Gina Florio
May 25, 2017 9:43 am

When you splurged on that fitness tracker last year, you probably expected it to accomplish the most basic tasks: check your heart rate, monitor how many calories you burn, and record your (many) hours of beauty sleep. At least, that’s what you were promised when you unwrapped your shiny new watch.

Recent research shows, however, that fitness trackers aren’t very good at judging how many calories you’re burning every day, despite their claims.

At Stanford University, researchers studied 31 women and 29 men, and a total of seven different devices—Apple Watch, Fitbit Surge, Basis Peak, Microsoft Band, Mio Alpha 2, Samsung Gear S2, and PulseOn. The participants did what any normal person would do, such as run on the treadmill, cycle on the exercise bike at the gym, or sit still at their desk. After comparing all this data to “gold standard” laboratory-based measures, they found that fitness devices were generally falling short when it comes to accurately calculating your calorie expenditure.

The results were published in the Journal of Personalised Medicine, showing that the lowest rate of error was 27.4 percent in the Fitbit Surge and the highest was 92.6 percent for the PulseOn tracker.

According to Ashley, errors in calorie counting could arise from a number  of factors, such as low-performing algorithms or incorrect data input by users. Whatever the case may be, Ashley thinks this might be affecting certain lifestyle choices of individuals who are relying on their fitness trackers.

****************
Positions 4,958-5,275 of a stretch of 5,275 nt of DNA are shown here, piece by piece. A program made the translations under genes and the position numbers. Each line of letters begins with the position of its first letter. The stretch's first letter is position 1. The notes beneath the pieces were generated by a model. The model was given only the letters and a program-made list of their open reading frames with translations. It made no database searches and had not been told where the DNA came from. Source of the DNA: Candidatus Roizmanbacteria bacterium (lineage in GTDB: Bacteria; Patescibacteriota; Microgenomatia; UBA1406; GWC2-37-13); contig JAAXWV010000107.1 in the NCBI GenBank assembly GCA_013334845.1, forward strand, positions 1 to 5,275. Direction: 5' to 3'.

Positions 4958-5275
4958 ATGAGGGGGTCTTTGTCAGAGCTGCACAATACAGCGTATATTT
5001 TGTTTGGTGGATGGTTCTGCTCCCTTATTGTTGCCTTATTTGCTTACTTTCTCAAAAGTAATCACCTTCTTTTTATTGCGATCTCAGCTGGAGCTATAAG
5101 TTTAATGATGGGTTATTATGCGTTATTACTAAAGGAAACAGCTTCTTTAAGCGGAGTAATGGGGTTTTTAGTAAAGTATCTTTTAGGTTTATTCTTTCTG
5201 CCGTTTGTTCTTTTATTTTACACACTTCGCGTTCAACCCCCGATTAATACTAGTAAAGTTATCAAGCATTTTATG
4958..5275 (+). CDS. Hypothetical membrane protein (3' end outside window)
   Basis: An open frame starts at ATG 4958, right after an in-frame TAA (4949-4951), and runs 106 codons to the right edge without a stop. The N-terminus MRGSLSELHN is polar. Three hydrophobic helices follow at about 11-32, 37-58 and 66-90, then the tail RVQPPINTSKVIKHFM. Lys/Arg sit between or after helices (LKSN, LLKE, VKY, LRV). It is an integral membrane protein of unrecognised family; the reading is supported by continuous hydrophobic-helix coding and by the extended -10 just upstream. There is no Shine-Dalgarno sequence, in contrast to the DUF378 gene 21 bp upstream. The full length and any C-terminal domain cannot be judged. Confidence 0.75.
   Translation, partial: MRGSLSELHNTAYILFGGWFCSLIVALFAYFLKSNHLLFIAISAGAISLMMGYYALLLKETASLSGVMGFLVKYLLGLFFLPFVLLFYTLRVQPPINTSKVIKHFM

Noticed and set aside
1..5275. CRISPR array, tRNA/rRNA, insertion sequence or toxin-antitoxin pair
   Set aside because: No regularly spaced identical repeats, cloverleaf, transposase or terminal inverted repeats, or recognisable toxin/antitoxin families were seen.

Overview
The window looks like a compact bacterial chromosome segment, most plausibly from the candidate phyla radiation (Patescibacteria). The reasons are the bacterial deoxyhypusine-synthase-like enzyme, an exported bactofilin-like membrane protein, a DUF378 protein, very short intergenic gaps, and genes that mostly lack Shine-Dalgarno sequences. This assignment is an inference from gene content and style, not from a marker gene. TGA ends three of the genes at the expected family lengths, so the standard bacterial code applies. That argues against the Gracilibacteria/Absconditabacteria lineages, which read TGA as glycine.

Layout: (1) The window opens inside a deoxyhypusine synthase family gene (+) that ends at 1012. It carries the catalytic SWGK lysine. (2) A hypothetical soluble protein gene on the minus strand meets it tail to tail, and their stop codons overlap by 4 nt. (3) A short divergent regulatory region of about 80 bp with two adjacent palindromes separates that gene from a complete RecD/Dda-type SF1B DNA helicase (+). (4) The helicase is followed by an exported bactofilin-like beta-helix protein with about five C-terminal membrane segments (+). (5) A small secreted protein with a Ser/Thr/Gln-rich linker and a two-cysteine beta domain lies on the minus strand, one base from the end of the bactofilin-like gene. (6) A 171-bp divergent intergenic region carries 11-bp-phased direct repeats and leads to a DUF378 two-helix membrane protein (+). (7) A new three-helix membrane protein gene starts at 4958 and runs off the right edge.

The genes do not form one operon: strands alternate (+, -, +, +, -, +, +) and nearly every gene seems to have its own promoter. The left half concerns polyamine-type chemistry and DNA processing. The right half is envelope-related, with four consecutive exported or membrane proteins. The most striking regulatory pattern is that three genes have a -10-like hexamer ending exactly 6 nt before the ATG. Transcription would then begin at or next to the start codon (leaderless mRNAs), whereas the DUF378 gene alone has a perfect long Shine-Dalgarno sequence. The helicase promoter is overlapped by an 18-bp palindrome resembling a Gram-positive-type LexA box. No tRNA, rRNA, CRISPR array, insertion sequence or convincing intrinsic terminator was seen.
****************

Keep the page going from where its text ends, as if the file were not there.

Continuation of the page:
There’s good news, though. Your fitness tracker is likely very good at recording your heart rate.

The Apple Watch only had a median error rate of 2 percent, while the highest error rate, which came from Samsung Gear S2, was 6.8 percent.

Ashley still believes these devices hold a positive place in our life, since they inspire us to pay “more attention to diet and exercise.” It’s important, though, that you’re not basing your meals on the data from your last workout. Just maintain a healthy, sustainable diet, no matter how many calories your Fitbit said you burned.

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